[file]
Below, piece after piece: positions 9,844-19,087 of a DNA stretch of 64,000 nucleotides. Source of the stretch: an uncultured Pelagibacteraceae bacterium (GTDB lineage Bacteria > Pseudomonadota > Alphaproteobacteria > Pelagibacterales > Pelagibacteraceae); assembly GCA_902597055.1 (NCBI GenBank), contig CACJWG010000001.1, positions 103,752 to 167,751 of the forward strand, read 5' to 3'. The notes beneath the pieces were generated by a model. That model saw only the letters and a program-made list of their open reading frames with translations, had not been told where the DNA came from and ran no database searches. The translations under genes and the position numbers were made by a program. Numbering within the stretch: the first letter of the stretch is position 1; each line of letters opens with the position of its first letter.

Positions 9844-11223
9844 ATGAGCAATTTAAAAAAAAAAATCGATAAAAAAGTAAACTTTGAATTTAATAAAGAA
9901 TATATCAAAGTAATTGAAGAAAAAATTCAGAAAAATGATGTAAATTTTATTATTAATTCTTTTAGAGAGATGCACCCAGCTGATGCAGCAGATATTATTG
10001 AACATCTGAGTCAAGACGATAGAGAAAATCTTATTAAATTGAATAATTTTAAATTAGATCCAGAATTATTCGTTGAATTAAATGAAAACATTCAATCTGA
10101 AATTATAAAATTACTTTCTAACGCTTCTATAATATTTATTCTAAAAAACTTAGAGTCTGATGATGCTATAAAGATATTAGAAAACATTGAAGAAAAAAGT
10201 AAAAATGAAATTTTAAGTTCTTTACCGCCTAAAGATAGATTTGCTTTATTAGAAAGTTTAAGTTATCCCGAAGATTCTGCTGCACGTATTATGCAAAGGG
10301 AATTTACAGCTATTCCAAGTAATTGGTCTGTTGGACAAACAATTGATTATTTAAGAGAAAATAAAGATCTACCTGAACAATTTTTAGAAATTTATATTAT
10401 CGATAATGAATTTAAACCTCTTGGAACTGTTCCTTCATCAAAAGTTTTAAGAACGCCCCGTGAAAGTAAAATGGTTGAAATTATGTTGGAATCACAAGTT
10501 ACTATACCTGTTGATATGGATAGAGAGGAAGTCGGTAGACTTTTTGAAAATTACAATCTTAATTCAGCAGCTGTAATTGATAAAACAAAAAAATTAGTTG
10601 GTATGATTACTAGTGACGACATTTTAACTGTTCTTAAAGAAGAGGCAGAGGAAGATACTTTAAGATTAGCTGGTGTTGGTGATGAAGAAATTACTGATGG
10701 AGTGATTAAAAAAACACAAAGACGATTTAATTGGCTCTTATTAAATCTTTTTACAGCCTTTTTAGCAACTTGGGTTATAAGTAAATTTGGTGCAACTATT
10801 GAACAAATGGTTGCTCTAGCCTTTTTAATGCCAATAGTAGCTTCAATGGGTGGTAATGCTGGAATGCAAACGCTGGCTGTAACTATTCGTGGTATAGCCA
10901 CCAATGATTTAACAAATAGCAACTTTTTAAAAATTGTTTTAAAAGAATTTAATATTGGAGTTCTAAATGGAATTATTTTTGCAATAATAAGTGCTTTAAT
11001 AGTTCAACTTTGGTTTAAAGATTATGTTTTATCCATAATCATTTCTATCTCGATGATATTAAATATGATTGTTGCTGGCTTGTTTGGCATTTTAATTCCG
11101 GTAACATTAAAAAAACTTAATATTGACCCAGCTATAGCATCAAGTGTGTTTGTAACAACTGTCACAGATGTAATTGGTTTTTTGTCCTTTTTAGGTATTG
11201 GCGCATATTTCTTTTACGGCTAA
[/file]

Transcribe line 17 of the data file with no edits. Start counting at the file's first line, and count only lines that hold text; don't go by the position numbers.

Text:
11201 GCGCATATTTCTTTTACGGCTAA